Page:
[BreachExchange] City approves $5M more for ongoing cyberattack remediation

Destry Winant destry at riskbasedsecurity.com
Thu Aug 29 01:14:08 EDT 2019


Baltimore City's spending panel voted Wednesday to spend another $5
million to help cover the cost of repairs following a May ransomware
attack on the city's computer network.

Already $5.3 million has been spent on professional services and
equipment to address the breach, which the city's budget office has
estimated will cost around $18 million in total.

The May 7 hack gummed up city operations such as permitting and real
estate settlement deals, locked city employees out of their email
accounts for weeks and shut down the Department of Public Works' water
billing system for three months. Billing was recently resumed in early

Hackers had demanded the city hand over tens of thousands of dollars
in Bitcoin to unlock city systems, but on the advice of the FBI, the
city opted not to. The FBI is now investigating the breach.

Funds approved on Wednesday range in size from $200,000 to $2.7
million and are listed as being for "cyber-attack remediation and
hardening of the environment."

Two other items totaling $1.25 million were also approved for the
city's Office of Information Technology Wednesday. They were listed in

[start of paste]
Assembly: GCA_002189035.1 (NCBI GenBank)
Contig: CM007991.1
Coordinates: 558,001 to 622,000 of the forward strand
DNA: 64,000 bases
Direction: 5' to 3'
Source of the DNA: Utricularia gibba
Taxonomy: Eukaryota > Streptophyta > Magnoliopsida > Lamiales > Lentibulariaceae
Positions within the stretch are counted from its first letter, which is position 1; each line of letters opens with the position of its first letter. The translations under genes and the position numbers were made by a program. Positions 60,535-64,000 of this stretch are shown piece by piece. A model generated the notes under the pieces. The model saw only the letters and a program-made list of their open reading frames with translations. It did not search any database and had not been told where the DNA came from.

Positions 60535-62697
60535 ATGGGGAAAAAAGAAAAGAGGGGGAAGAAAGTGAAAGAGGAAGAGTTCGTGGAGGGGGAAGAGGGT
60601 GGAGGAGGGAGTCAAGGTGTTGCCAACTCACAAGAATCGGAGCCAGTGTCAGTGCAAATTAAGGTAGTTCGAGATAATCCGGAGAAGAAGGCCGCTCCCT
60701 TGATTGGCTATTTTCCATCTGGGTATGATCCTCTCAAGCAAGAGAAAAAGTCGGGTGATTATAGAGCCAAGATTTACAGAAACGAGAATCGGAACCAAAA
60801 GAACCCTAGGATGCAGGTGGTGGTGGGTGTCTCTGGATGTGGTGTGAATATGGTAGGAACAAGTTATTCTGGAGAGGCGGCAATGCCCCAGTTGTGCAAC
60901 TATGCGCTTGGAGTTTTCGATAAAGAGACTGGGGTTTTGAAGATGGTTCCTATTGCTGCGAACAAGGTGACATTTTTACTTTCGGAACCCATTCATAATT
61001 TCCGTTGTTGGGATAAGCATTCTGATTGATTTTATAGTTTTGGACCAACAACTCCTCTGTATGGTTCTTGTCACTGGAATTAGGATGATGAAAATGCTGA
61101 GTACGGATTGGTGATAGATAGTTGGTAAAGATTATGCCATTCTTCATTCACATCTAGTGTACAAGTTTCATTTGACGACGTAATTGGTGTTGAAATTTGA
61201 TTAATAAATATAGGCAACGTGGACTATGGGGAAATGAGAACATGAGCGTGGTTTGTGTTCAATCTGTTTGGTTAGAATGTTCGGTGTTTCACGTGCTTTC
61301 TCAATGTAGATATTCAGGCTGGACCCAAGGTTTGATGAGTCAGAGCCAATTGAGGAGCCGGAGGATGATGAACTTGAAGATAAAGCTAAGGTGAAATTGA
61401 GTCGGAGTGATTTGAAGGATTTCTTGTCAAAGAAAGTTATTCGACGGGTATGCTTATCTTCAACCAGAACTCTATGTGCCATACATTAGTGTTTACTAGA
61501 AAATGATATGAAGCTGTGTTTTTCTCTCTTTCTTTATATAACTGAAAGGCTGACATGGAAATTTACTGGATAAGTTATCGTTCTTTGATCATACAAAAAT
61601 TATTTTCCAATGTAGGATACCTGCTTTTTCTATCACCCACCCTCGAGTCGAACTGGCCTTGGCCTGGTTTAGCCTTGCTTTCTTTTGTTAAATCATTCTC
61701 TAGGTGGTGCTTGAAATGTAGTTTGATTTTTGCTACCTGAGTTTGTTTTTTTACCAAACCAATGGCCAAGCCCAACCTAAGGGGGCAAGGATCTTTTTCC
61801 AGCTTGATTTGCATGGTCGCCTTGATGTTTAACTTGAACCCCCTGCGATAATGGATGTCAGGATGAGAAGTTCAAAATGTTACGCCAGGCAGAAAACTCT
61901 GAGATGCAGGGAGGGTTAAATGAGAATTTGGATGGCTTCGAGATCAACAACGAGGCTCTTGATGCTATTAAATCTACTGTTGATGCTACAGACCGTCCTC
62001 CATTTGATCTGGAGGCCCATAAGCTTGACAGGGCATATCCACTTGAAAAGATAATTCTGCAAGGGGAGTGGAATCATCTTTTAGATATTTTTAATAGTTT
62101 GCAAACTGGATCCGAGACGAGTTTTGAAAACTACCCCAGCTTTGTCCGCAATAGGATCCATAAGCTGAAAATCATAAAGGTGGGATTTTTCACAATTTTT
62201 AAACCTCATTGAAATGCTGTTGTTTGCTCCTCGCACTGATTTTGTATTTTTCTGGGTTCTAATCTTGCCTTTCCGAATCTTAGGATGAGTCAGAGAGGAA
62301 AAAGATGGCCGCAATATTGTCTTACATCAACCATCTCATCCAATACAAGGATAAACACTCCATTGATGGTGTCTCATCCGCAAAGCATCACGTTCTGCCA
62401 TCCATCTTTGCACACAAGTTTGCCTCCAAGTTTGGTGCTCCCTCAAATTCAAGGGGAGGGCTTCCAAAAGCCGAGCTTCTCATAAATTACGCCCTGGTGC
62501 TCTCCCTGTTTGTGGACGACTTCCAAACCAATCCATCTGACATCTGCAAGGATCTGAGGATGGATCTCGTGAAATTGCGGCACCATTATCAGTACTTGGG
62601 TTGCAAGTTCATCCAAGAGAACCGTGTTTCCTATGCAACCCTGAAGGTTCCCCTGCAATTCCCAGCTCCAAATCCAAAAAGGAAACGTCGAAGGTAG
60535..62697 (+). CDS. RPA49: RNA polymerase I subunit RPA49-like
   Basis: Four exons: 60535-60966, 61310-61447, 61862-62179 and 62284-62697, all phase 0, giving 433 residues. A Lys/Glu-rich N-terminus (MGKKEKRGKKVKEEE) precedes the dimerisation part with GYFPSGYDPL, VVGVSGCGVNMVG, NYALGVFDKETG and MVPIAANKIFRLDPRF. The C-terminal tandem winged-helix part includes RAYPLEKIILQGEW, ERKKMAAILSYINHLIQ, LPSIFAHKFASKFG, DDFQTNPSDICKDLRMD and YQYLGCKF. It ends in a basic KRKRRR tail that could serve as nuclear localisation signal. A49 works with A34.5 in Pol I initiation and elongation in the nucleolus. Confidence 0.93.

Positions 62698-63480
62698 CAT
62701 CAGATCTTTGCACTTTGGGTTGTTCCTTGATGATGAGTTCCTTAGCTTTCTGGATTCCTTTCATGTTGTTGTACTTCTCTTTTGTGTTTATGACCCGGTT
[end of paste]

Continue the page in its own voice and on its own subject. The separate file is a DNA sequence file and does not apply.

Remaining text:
the weekly agenda as $1 million for an email system upgrade and
$250,000 for an assessment of and plan to diversify a city data
center. It is unclear if these expenses are related to tightening the
security of the city's cyber network following the attack.

Representatives of the city's IT department could not be reached for
comment Wednesday.

The estimated $18.2 million total of the attack is comprised of about
$10 million to be spent on recovery efforts, which was approved by the
City Council in July, and an expected $8.2 million in revenue that was
lost or delayed while systems were down.

The Board of Estimates meeting also delivered another update on
efforts to bolster Baltimore's cyber protection.



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Members of the spending panel voted to defer the purchase of cyber
insurance until Sept. 11 so that all members of the board can have
time to be briefed on the subject, according to Mayor Bernard C.
"Jack" Young.

Young said the insurance is "something that we really need," in case a
breach was to happen again, although the Mayor said he's hopeful it
will not.

The Mayor added that he thought the city, which is self-insured, would
already have had cyber insurance, but that it will going forward.

"I haven't the slightest idea why the city hasn't taken that step in
the past," he said.

If approved in two weeks, the city will spend $835,103 to purchase a
total of $20 million in cyber liability coverage from two companies.

International insurance company Chubb Insurance will provide $10
million in coverage for a cost of $500,103. Another global firm, AXA
Insurance, will provide another $10 million excess coverage at a
premium of $335,000.

Coverage includes incident response coverage with an investigative
team, coverage for business losses, digital data recovery, cyber
privacy and network security and more.

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